34. 34. Data Visualisation 1st rule: LOOK AT YOUR DATA 2nd rule: ALWAYS LOOK AT YOUR DATA • • • Examine your data to detect evident anomalies Nice and clear plots help you to understand your data (and to prepare high-level publications) Best tool: ggplot2 (R package) 2nd CLIM-RUN School
  35. 35. Do you want to learn R? • • Web resources Coursera.org courses 2nd CLIM-RUN School
  36. 36. Any question? • http://stats.stackexchange.com/ http://area51.stackexchange.com/proposals/36296/geoscience 2nd CLIM-RUN School
  37. 37. Dealing with Complexity 2nd CLIM-RUN School
  38. 38. Data Mining • • • We are in the DRIP era (Data Rich Information Poor) Big Data ECMWF stores From data to information 50 petabytes of data (50·1015) factual information (as measurements or statistics) used as a basis for reasoning, discussion, or calculation knowledge obtained from investigation, study, or instruction 2nd CLIM-RUN School
  39. 39. Data Mining • • • “Extraction of implicit and potentially useful information from data” Automated search (software) Main difficulties: 1. Defining “interestingness” 2. Spurious and accidental coincidences (exceptions) 3. Missing data and noise
 2nd CLIM-RUN School
  40. 40. Example 4 3 x 10 GWh 2.5 2 1.5 1 1990 1992 1994 1996 1998 2000 2002 months 2004 2006 2008 2010 Italian Monthly Electricity Demand 2nd CLIM-RUN School
  41. 41. Example 4 3 x 10 GWh 2.5 2 1.5 1 1990 1992 1994 1996 1998 2000 2002 months 2nd CLIM-RUN School 2004 2006 2008 2010
  42. 42. Modelling Methods • • • • Experience Rule-of-thumbs and good practises Statistics Machine Learning methods Why? • • • • Forecasting Analysis of past events Control Anomaly Detection 2nd CLIM-RUN School
  43. 43. 10 CHAPTER 1 What’s It All About? Example Table 1.2 Weather Data Outlook Temperature Humidity Windy Play Sunny Sunny Overcast Rainy Rainy Rainy Overcast Sunny Sunny Rainy Sunny Overcast Overcast Rainy hot hot hot mild cool cool cool mild cool mild mild mild hot mild high high high high normal normal normal high normal normal normal high normal high false true false false false true true false false false true true false true no no yes yes yes no yes no yes yes yes yes yes no that are suitable for playing some unspecified game. In general, instances in a dataset from Ian Witten, Data Mining: Practical machine learning tools and techniques, 
 are characterized by the values of features, or attributes, that measure different Morgan Kaufmann, 2005. aspects of the instance. In this case there are four attributes: outlook, temperature, humidity, and windy. The outcome is whether to play or not. In its simplest form, shown in Table 1.2, all four attributes have values that are symbolic categories rather than numbers. Outlook can be sunny, overcast, or rainy; 2nd hot, mild, or School temperature can beCLIM-RUN cool; humidity can be high or normal; and windy
  44. 44. Example Fire Weather Index system X Y month Temp RH wind rain area (ha) 7 5 mar fri 86.2 26.2 5.1 8.2 51 6.7 0 0 9 9 tue 85.8 48.3 313.4 3.9 42 2.7 0 0.36 3 6 sep mon 90.9 126.5 686.5 15.6 66 3.1 0 0 6 4 aug thu 95.2 131.7 578.8 10.4 20.3 41 4 0 1.9 6 3 aug thu 91.6 138.1 621.7 6.3 18.9 41 3.1 0 10.34 7 5 aug tue 96.1 181.1 671.2 14.3 27.3 63 4.9 6.4 jul day FFMC DMC DC 94.3 ISI 7 18 10.82 Burned area of forest fires, in the northeast region of Portugal (517 records)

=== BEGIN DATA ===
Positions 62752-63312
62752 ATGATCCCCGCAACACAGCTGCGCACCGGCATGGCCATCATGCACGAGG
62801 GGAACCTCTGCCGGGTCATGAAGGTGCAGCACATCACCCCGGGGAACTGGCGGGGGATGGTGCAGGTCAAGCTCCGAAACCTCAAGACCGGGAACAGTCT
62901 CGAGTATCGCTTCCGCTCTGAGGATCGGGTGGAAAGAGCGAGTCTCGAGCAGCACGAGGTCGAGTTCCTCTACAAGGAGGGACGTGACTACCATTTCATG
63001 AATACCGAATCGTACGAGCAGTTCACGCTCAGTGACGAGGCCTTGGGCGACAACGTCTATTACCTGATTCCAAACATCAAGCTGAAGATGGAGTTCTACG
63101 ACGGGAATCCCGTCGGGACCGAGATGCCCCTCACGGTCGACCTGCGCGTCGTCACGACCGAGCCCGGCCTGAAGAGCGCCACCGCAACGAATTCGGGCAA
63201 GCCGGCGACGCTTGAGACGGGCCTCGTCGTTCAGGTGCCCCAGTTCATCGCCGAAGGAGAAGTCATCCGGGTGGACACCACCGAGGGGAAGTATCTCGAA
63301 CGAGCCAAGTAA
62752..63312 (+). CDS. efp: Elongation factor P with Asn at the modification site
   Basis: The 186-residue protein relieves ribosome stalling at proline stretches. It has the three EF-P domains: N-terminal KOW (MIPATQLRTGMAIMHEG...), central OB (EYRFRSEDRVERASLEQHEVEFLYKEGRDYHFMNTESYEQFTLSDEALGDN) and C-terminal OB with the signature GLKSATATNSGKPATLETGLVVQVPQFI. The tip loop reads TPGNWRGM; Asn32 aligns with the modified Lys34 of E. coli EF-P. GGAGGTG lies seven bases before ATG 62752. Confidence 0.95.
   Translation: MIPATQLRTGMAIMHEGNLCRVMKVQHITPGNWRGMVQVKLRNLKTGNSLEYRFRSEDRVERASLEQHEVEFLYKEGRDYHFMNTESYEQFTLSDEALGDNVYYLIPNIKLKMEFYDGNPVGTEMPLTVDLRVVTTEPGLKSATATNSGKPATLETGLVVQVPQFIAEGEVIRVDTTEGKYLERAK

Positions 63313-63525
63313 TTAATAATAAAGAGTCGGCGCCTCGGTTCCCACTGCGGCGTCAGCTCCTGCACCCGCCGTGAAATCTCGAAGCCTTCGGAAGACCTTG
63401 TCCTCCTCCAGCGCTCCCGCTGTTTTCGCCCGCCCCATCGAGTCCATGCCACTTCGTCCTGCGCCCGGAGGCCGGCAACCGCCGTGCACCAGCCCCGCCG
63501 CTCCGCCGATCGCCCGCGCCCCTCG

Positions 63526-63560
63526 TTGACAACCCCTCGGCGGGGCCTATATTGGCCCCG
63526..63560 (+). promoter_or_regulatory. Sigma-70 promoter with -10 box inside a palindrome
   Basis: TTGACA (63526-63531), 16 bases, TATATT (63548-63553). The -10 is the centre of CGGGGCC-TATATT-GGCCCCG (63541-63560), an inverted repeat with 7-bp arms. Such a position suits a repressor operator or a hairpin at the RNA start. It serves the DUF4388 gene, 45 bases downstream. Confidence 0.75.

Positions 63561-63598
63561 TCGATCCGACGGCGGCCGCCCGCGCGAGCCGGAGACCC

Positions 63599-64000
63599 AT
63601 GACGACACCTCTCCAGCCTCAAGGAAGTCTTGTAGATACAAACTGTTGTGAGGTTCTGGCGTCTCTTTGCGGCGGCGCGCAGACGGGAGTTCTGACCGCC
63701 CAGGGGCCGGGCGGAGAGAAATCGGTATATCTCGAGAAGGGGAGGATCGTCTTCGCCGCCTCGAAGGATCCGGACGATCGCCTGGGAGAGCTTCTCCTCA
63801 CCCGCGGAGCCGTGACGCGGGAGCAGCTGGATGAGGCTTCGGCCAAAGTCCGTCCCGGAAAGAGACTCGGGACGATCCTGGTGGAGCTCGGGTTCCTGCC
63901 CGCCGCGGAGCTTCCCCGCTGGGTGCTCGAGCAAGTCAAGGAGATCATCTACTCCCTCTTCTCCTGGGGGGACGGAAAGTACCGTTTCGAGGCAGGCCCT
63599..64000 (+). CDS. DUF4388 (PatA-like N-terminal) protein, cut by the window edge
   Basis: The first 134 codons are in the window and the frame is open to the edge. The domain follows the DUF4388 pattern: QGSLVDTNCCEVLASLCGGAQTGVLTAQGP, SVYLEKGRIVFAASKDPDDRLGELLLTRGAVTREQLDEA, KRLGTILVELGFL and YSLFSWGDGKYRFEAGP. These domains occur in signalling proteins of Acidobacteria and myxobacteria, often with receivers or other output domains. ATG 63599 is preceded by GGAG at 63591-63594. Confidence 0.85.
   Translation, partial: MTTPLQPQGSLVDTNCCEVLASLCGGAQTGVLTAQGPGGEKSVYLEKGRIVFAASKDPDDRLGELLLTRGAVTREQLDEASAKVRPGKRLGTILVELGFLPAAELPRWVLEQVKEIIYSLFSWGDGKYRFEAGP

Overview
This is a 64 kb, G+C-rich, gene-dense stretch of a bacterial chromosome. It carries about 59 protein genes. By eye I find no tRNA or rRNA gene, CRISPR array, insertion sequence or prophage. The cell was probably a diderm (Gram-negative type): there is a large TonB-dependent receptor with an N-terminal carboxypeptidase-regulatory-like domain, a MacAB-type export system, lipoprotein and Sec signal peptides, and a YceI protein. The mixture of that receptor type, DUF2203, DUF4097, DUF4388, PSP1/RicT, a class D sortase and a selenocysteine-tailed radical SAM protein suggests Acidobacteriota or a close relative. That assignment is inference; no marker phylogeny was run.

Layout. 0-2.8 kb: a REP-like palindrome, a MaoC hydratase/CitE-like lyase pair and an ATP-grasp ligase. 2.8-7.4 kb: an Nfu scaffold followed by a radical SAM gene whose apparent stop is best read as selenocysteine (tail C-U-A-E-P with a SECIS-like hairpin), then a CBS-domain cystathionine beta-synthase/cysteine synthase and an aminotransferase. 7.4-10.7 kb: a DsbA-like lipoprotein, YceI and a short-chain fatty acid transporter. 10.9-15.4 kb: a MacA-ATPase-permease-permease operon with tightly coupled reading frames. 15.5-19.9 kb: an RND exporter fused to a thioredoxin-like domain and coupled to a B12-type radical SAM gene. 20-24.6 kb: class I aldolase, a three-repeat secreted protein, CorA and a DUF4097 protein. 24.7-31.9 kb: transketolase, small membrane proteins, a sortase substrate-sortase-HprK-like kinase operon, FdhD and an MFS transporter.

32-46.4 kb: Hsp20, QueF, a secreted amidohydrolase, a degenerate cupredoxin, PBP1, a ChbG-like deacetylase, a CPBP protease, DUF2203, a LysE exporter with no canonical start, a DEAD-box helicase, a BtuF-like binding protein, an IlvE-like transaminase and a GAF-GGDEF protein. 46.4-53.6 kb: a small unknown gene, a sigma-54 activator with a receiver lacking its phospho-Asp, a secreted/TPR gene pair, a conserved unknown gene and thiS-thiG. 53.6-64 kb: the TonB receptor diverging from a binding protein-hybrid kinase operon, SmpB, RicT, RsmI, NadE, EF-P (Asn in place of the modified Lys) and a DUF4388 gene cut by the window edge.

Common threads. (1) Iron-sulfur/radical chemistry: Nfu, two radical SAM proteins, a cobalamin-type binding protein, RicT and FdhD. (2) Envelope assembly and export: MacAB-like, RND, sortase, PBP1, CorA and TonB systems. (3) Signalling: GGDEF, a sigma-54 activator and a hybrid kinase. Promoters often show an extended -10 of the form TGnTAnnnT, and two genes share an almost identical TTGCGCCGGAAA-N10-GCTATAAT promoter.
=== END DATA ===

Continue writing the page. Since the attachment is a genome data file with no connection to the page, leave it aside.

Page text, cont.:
[Cortez and Morais, 2007] 2nd CLIM-RUN School
  45. 45. Example • • • • • Soybean disease database with 307 records 19 different diseases 35 attributes like month, anomalies in growth, stem, leaves, visible damages, precipitation and temperature, etc. Plant pathologist identifies correctly 72% Computer-generated rules 97.5% 2nd CLIM-RUN School
  46. 46. Methods • How to represent discovered patterns? 2nd CLIM-RUN School
  47. 47. Tables 10 • • CHAPTER 1 What’s It All About? Rudimentary and simple Look up the appropriate “inputs” Table 1.2 Weather Data Outlook • • Sunny Sunny Overcast Rainy Rainy Rainy Overcast Sunny Sunny Y month Rainy 4 aug Sunny Overcast Overcast Y month Rainy Temperature hot hot hot mild cool cool cool mild cool day FFMC mild thu mild 95.2 mild day hot FFMC mild Humidity Windy high high high high normal normal normal high normal DC normal 578.8 normal high normal DC high false true false false false true true false false Temp false 20.3 true true false Temp true Play Problem with large (real-world) datasets What about continuous variables? X 6 X 6 4 aug thu 90 DMC 131.7 DMC 135 ISI 10.4 ISI 550 10.4 22 2nd CLIM-RUN School RH 41 RH 40 no no yes yes yes no yes no yes wind yes 4 yes yes yes wind no 4 rain area (ha) 0 1.9 rain area (ha) 0 ?
  48. 48. Linear models • • Regression (statistics) Can be applied to continuous and binary variables 2nd CLIM-RUN School
  49. 49. Example y = a1 SSR + a2 CC + a3 2nd CLIM-RUN School
  50. 50. Example #2 y = 54.11 SSR • • 10.56 CC + 18.62 Correlation of 0.84 Can we trust this model? 2nd CLIM-RUN School
  51. 51. Example • Forest fires Predictand (area) is dramatically skewed (trying with log transformation) • Poor results with a linear model • 2nd CLIM-RUN School
  52. 52. Overfitting 2nd CLIM-RUN School